7. Lofting the Solid Hull “Bread-and-Butter” Dove Water Line Lifts As I develop this log, I intend to zig zag back and forth between my framed model and my solid hull. So, here are the next steps in making a solid hull model. I’m assuming that most of you know the concept of building up a solid hull with the bread-and-butter technique but just to make sure, in brief a bread-and-butter model is built up of a number of planks or lifts each cut to the shape of the hull in a series of progressive sections. It can look much like a contour map. In any case, done right it avo
  8. In this post, which I'm titling "Lofting the Framed Dove" I get a bit closer to thinking about building an actual model. First there's filling the Gaps Now that I have a nearly complete set of lines, I need only to add the lines left out of the original plan (at stations A, C, E, 1, 3, 5) but that I need to loft a full set of ribs. These lines are interpolated between the given half breadth lines by projecting new offsets that touch the waterlines, buttock lines and diagonals. This adds the following six new lines. Figure 4‑1 - Infill Half Breadth Lin
  9. What a wonderful project! I think if it were up to me (which it isn't) I'd stick as close to your father's initial approach rather than doing too much to update the model. The connection to your father's handwork could be quite valuable. I'm sure there are many good sources on the Cutty Sark, especially in England, however if you can find a copy of Nepean Longridge's The "Cutty Sark" that isn't too expensive you might enjoy it and get some useful direction in modeling the Sark. My dog eared copy was published here in the US in 59. Jim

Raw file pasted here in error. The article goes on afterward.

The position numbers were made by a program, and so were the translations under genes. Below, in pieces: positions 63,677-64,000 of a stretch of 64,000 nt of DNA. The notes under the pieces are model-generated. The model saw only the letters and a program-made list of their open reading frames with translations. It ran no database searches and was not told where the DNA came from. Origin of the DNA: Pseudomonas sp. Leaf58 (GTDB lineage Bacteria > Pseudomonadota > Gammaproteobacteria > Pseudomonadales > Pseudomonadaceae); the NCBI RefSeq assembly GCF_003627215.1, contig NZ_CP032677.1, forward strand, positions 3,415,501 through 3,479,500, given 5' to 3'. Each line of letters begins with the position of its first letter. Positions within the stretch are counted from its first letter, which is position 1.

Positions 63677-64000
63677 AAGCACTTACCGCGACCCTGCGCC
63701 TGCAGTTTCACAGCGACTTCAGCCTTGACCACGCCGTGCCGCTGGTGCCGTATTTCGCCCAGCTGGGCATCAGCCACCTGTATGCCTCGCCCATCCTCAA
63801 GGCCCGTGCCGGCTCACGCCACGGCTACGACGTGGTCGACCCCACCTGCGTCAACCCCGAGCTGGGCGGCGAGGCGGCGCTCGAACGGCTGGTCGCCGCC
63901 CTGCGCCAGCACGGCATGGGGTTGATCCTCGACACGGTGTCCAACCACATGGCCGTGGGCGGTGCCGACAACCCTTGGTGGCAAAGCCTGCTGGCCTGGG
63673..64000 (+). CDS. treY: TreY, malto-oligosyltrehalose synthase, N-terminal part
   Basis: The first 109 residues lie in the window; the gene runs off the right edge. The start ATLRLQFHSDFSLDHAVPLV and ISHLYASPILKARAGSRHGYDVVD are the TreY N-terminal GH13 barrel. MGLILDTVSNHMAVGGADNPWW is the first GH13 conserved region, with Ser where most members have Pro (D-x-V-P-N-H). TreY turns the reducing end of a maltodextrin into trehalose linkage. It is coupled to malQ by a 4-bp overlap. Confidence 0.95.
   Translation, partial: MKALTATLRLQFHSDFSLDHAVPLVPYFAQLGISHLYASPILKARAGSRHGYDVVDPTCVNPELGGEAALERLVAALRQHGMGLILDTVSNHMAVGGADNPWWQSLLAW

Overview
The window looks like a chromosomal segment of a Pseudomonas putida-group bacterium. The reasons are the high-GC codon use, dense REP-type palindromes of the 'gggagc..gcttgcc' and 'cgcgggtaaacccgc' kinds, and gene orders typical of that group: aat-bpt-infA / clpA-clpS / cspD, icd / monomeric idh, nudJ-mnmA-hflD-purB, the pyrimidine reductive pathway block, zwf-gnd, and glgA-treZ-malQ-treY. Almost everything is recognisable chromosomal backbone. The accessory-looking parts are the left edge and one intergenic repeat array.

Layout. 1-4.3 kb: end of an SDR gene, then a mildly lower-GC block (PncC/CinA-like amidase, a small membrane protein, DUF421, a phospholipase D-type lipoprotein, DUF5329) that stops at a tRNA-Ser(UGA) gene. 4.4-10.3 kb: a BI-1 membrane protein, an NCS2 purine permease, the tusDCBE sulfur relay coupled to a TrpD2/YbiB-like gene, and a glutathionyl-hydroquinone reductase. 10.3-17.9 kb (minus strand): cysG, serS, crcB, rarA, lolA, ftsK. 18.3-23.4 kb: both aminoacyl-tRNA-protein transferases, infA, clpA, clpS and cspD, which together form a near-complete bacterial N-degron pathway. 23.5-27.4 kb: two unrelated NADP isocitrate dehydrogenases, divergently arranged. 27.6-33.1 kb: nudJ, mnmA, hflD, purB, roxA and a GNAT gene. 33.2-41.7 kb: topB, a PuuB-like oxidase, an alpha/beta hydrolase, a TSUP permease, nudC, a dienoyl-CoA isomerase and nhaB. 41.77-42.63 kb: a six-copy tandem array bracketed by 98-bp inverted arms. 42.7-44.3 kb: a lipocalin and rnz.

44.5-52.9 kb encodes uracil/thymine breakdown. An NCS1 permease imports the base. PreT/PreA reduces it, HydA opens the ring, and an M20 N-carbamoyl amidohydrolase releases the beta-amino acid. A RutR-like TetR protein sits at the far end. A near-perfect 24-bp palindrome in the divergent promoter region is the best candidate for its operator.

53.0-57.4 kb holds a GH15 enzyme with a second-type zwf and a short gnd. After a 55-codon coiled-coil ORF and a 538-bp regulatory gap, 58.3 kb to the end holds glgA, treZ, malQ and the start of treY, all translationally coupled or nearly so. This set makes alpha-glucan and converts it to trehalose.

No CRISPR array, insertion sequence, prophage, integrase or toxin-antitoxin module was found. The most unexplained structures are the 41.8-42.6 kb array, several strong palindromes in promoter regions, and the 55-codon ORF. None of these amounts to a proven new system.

10. An interesting "diversion". If I ever succeed in wresting my current project to the ground, this type of project could be a lot of fun. Neat but not stressful. Jim
  11. ...so a bit more on extracting the shape of my hull from table of offsets Chapelle included in his set of drawings. I'm not sure if they come from the builder or from Chapelle's measurements of the builder's half model. Buttock Lines The next lines I constructed were the Buttock lines. These lines are offset vertically from the base line but each of the four buttock lines is also shifted away from the from the keel center at one-foot intervals. The following example shows the second Buttock, shifted 24”s from the keel then then offset vertically (from the keel / ba
  12. It's nice to be reminded that seamanship is a world tradition and has many interesting forms. Jim
  13. OK, mine was the Bismarck, but wow what a trip back in time to a place where I lived from one plastic kit to another. Maybe I was addicted to the smell of glue. In any case, you did a lot better on this kit than I did in my teen age years. Jim
  14. Perhaps the first eccentric step in my process was the decision to use the Table of Offsets to shape my model, discarding at least temporarily the three other sheets of plans in the set. The table purports to be numeric or digital representation of the hull form (coming from a very non-digital time). Being numeric it is scale independent but can be used by the loftsman to directly layout out each of the ships lines without needing to make scaled measurements from the plans. The next two posts describe how I used the table. (Those of you who already understand the proce